One hundred thirty-two female basketball players were observed for lower-extremity overuse injury between 1993 and 2004. Athletes studied between 1993 and 1996 did not receive foot orthotic devices and composed the control group. The treatment group comprised athletes studied between 1996 and 2004. Athletes in the treatment group were given a foot orthotic device before participation in basketball. Data analysis included lower-extremity overuse injury rates and the effect of foot orthotic devices on lower-extremity overuse injury rates by means of an incidence density ratio. The control group had a lower-extremity overuse injury rate of 5.37 per 1,000 exposures, and the treatment group had a rate of 6.44 per 1,000 exposures. The incidence density ratio was not significant (P = .44). This study rejects the concept that foot orthotic devices may assist in prevention of lower-extremity overuse injury in female basketball players. (J Am Podiatr Med Assoc 96(5): 408–412, 2006)
Background: Anterior cruciate ligament injuries are more prevalent in female athletes than in male athletes. Basketball is a high-risk sport for anterior cruciate ligament injury in female athletes. This study was conducted to observe the effect of a foot orthosis on the knee ligament injury rate in female basketball players at one US university.
Methods: One hundred fifty-five players on the women’s basketball team were observed for knee ligament injury from 1992 to 2005. Athletes in the 1992–1993 to 1995–1996 school years (July–June) did not receive a foot orthosis and served as the control group; the treatment group comprised the athletes during the 1996–1997 to 2004–2005 school years (July–June). Athletes in the treatment group received a foot orthosis before participating in basketball. Data analysis included knee ligament injury rates and a comparison of injury rates with an incidence density ratio.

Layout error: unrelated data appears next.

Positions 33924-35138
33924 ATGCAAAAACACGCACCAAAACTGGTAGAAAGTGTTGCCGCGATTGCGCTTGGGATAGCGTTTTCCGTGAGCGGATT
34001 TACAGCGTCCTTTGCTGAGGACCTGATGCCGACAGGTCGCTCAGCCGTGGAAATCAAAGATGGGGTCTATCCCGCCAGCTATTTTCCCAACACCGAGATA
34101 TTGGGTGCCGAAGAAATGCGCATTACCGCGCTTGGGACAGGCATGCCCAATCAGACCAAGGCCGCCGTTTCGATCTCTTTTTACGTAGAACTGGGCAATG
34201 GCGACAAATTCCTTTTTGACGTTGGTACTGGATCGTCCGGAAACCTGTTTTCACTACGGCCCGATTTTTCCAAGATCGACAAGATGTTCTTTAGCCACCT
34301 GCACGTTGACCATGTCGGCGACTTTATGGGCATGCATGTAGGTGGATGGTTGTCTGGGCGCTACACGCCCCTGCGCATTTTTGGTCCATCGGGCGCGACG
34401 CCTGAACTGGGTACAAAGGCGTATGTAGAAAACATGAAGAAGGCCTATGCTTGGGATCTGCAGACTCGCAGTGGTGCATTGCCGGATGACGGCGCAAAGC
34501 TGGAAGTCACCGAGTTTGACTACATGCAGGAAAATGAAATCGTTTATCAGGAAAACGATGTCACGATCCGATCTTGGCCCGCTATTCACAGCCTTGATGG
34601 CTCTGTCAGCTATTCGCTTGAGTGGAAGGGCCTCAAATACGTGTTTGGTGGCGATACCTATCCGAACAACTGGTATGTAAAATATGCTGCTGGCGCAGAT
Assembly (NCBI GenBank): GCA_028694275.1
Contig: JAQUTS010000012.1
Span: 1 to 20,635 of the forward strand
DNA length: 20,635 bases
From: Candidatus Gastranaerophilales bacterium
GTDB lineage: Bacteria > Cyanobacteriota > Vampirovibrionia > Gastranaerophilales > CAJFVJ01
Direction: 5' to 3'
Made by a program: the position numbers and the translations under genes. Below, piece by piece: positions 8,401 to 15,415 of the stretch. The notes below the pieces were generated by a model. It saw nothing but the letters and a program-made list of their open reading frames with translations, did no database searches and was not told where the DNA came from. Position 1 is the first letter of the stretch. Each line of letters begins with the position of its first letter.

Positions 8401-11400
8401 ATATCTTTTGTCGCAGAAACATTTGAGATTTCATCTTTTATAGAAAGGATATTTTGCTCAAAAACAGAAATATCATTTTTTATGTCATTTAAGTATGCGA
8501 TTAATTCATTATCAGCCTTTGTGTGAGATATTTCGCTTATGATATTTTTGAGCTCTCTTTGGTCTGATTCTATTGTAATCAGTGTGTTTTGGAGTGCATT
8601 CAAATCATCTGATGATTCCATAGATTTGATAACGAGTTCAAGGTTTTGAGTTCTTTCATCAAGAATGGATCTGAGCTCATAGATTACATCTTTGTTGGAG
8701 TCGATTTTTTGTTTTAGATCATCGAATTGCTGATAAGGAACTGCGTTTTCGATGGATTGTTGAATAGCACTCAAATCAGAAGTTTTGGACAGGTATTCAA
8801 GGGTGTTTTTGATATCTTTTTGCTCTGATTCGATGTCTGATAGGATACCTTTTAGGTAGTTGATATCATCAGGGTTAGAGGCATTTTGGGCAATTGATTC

Results: Athletes in the control group had three collateral ligament injuries and three anterior cruciate ligament injuries, for an injury rate of 0.50 for both the anterior cruciate ligament and collateral ligaments. Athletes in the treatment group had four collateral ligament injuries and one anterior cruciate ligament injury, for an injury rate of 0.29 for the collateral ligaments and 0.07 for the anterior cruciate ligament. Athletes in the control group were 1.72 times more likely to sustain a collateral ligament injury and 7.14 times more likely to sustain an anterior cruciate ligament injury than the treatment group.
Conclusions: Foot orthoses may contribute to a decreased knee ligament injury rate in female collegiate basketball players. (J Am Podiatr Med Assoc 98(3): 207–211, 2008)
Background: It has been shown that anterior cruciate ligament (ACL) injuries are more prevalent in female athletes than in male athletes. Soccer and basketball are considered high-risk sports for ACL injury in female athletes. Several studies have reported a relationship between ACL injury and measures of foot structure. This study was conducted to investigate the relationship between foot structure and ACL injury rates in female and male soccer and basketball players.
Methods: One hundred five soccer and basketball players (53 women and 52 men) were recruited and divided into an ACL-normal group (n = 89) and an ACL-injured group (n = 16). Two measures of foot structure (subtalar joint neutral position and navicular drop test values) were recorded for each subject. An independent t test and a paired t test were used to analyze differences in ACL status, foot structure, and sex. A χ2 analysis determined whether the prevalence of ACL injury was independent of sport.
Results: No statistically significant differences were found in the foot structure measures between women and men. Female soccer and basketball players had an ACL injury rate seven times that of male players.
Conclusions: Values derived from subtalar joint neutral position measurement and the navicular drop test were not associated with ACL injury in collegiate female and male soccer and basketball players. (J Am Podiatr Med Assoc 97(5): 371–376, 2007)